During the great depression of the 30s, wealthy American industrialist JD Rockefeller reportedly said, “These are days when many are discouraged. In the 93 years of my life, depressions have come and gone. Prosperity has always returned and will again.”How right he was.Unfortunately, the construction industry is one of the first to feel the effects of a tightening economy. Like a domino effect, once the building industry begins to fail, it is just a matter of time before every aspect of the business world becomes infected with the downturn virus and begins to experience the repercussions of the fallout.There can be little doubt that the past couple of years have not been easy for the industry.In fact, things have been so bad that Rael Levitt from Auction Alliance noted that liquidations of property developments and investor schemes reached unprecedented levels, resulting in R5-billion worth of development real estate going into liquidation during 2009. Are things looking up? According to Harry Wilson from Ivora Properties, there has already been a clear indication of an improved sentiment towards property investment in 2010. “This year is certainly going to be better than 2009 and 2008. However, we still believe that our economy, and specifically the housing sector has a long way to go before we get back to the ‘glory days’ of three or four years ago. He said the introduction of tougher fiscal policy such as the National Credit Act had placed a much-needed handbrake on irresponsible lending. He also believed it was going to take a lot more sustained good economic and political news to coax gun-shy, battered investors from the comfort zones into which they have been forced to retreat. It appears that larger development firms in Johannesburg are still thinking and planning ahead. Kevin Wilkins from Steve Jaspen and Associates Town and Regional Planners said that while projects were certainly being planned, only a few were actually being brought to fruition. He believed that this was hardly surprising, given the length of time it takes to conclude the town planning process. “Clearly, they have taken a long-term view of the cyclical nature of the property market to get their house in order prior to the next upturn in the cycle.” Developers, regardless of how big or small they are, are fighting the recession battle on more than one front. It stands to reason that banks are not going to entertain all comers while they sit holding the repossessed development ‘babies’ they have been forced to adopt. Investors, too, have become wary of buying off-plan, only to have the liquidator set the sale aside leaving them with a concurrent claim against an insolvent estate. Nevertheless, it certainly isn’t all doom and gloom. Several countries, including South Africa have announced that they are out of the recession. While investors are hardly beating down developers’ doors, lower interest rates and banks’ willingness to finance low-risk investors has tweaked interest throughout the property industry. Although, according to Wilson, it is too early to break out the champagne, the 2010 Soccer World Cup may be the catalyst that gets the ball rolling again. Article courtesy of and is taken from their Jan/Feb 2010 issue.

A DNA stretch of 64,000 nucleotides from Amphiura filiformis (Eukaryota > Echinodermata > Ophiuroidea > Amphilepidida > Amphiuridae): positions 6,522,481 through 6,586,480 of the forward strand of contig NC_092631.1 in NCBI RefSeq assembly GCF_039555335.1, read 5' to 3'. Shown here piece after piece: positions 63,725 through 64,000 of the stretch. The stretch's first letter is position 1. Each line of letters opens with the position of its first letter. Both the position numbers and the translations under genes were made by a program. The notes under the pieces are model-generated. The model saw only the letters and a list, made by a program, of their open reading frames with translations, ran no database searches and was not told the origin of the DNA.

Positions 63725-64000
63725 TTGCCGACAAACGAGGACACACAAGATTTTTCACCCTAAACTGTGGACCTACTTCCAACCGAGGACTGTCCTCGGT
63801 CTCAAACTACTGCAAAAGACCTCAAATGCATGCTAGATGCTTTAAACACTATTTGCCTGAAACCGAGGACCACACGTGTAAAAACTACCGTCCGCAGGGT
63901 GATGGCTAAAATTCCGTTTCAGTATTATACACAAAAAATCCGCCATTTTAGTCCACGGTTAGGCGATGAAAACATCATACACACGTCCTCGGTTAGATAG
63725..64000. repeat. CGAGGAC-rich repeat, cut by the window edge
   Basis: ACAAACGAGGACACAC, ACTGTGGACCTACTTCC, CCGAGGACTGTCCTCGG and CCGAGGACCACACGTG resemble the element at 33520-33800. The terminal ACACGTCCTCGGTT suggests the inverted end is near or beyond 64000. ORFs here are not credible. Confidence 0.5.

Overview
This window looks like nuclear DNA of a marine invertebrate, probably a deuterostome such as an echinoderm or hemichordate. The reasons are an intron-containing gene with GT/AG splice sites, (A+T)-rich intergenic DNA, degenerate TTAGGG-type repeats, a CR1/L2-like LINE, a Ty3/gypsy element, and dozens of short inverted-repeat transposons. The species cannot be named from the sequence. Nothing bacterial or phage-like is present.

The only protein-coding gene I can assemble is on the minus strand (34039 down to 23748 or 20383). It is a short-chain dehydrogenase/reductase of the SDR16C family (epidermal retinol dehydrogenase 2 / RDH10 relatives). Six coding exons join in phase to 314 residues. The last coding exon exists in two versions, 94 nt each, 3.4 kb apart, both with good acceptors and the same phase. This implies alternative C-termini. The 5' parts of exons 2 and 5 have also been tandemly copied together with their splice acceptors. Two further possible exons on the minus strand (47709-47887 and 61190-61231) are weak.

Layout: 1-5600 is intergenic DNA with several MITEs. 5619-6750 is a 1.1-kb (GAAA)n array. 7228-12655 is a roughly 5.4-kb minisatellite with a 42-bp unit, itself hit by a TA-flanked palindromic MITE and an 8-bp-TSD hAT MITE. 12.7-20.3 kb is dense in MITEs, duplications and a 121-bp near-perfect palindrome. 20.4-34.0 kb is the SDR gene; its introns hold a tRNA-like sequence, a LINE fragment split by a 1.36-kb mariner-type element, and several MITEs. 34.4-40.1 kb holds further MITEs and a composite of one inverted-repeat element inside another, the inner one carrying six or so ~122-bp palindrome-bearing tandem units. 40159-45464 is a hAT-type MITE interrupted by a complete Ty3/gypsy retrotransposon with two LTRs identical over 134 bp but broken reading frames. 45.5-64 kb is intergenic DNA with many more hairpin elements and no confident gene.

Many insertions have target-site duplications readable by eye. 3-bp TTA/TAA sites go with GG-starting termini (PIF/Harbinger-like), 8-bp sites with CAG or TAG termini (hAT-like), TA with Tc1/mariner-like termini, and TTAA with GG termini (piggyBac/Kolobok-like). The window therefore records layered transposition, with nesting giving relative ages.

Rising From the Ashes
Private Property South Africa
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